In tonight's debate, Vice President Dick Cheney made a lot of false and misleading statements about his foreign and defense policies—but Sen. John Edwards did a less than stellar job at countering them.
More than that, for whatever it's worth, Cheney possessed the demeanor of someone who could step into the commander in chief's chair at a moment's notice (he's been sitting in the chair, for all intents and purposes, the last three and a half years, after all)—while Edwards did not.
The debate began otherwise. Cheney came out of the box with surprising hesitation—and Edwards with startling strength. Asked about the latest extremely damning comments from former coalition chief Paul Bremer (that we never had enough troops in Iraq) and Defense Secretary Donald Rumsfeld (that he never saw a connection between Saddam and al-Qaida), Cheney replied that it's important to place Iraq in the "broader context of the global war on terrorism." He went on in that vague vein for the full two minutes.
Edwards came back slamming: "You are still not being straight with the American people." He recited the latest critiques of the Bush-Cheney war in Iraq with great clarity and wrapped it up with Kerry's strong slogan: "We need a fresh start."
Cheney gained ground, though, a few minutes later, precisely at a moment when he should have lost still more. Edwards charged Cheney with repeatedly drawing a connection between Saddam and 9/11. Cheney replied, "The senator's got his facts wrong. I've never suggested there's a connection." This was a bald lie. Yet Edwards didn't call him on it. He could have quoted Cheney on a dozen occasions wrongly claiming an absolute connection—but he didn't cite even one.
The vice president took the momentary lapse to go on the offensive, repeating over and over his well-rehearsed claim that John Kerry is weak and wavering, that he has a "consistent pattern of always being on the wrong side of defense issues"—voting to cut vital weapons, voting to cut intelligence, flip-flopping on the war against Saddam, etc.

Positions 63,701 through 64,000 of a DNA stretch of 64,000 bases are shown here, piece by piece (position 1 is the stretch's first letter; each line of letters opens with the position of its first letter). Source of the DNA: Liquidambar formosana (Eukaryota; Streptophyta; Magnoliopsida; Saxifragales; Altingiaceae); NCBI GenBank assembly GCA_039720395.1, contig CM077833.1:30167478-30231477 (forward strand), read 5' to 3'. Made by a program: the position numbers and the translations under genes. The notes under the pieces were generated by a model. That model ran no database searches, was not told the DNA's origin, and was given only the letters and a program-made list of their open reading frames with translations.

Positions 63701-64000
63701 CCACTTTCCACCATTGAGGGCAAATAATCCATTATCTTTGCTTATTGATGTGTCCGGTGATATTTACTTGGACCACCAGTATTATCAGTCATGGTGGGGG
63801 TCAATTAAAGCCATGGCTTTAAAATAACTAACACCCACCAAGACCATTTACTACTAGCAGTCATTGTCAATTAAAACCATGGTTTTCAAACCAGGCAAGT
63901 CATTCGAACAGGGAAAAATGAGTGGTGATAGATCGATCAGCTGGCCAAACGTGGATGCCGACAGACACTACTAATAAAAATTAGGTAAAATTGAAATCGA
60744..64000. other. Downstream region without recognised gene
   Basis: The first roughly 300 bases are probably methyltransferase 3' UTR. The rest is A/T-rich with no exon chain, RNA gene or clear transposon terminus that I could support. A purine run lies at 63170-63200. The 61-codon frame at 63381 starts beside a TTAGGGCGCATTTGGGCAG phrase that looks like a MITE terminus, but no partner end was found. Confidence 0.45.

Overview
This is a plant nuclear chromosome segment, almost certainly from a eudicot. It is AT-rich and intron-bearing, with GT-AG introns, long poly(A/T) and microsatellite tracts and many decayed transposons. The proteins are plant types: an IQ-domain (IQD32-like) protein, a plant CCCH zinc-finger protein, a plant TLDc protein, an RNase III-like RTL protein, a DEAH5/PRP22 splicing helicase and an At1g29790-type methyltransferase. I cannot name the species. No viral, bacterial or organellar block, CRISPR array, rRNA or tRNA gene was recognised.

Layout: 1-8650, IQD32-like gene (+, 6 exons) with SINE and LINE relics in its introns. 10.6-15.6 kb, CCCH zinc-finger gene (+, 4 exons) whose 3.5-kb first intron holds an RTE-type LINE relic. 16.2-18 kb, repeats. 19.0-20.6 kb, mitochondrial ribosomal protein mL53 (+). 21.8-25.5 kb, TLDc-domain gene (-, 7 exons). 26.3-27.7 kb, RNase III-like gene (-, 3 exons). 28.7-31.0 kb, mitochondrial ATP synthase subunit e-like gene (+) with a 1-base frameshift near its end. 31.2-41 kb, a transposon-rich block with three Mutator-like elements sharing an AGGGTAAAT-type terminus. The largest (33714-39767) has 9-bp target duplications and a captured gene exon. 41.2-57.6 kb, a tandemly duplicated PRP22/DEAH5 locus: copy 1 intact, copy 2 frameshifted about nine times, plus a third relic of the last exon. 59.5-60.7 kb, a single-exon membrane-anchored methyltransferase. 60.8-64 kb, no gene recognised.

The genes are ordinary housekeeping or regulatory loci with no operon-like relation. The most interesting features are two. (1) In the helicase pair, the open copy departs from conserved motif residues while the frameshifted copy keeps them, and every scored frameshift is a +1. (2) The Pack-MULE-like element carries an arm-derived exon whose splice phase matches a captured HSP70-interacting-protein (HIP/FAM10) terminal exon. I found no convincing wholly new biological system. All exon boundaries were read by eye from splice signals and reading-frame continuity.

Edwards mustered one of the arguments against these distortions. He noted that Cheney cut 80 weapons systems while he was secretary of Defense—many of the same weapons that he now accuses Kerry of voting to cut—after the end of the Cold War. Cheney didn't respond. But Edwards didn't deal with the other charges. He didn't point out that Kerry did not vote against all those weapons (because there was never a Senate vote on them to begin with). Nor did he offer a coherent explanation—even though there is one—of Kerry's (and his) vote against the $87 billion supplemental to arm the troops in Iraq.
Cheney then snapped a potentially deadly one-liner. He said he wondered why Kerry and Edwards first voted for the war resolution, then voted against the $87 billion. The only explanation, he figured, was that, in the interim, Howard Dean was gaining ground in the early primaries as an antiwar candidate. "If they couldn't stand up to pressures represented by Howard Dean," Cheney said, "how are they going to stand up to al-Qaida?"
Edwards could have chosen a number of ways to return that shot. But he didn't choose any of them. He didn't answer it directly. He thus failed to dispel the stereotype that Cheney sought to reinforce—that Kerry isn't resolute enough to deal with the world's new threats.
Another of Cheney's falsehoods was that the coalition in the Iraqi war last year was the same size as the coalition in the Iraqi war of 1991. There were 34 countries in '91, 30 countries today. This is sheer hokum, and Cheney—who helped put together the '91 coalition—knows it. In '91, much of that coalition sent lots of troops and money. Every major power of Western Europe and of the Arab League—including Saudi Arabia and even Syria—deployed divisions of armed troops on the ground, wings of combat planes in the air (or at least on runways). In the 2003 war, only Britain, Australia, and briefly Spain had any fighting forces worth mentioning.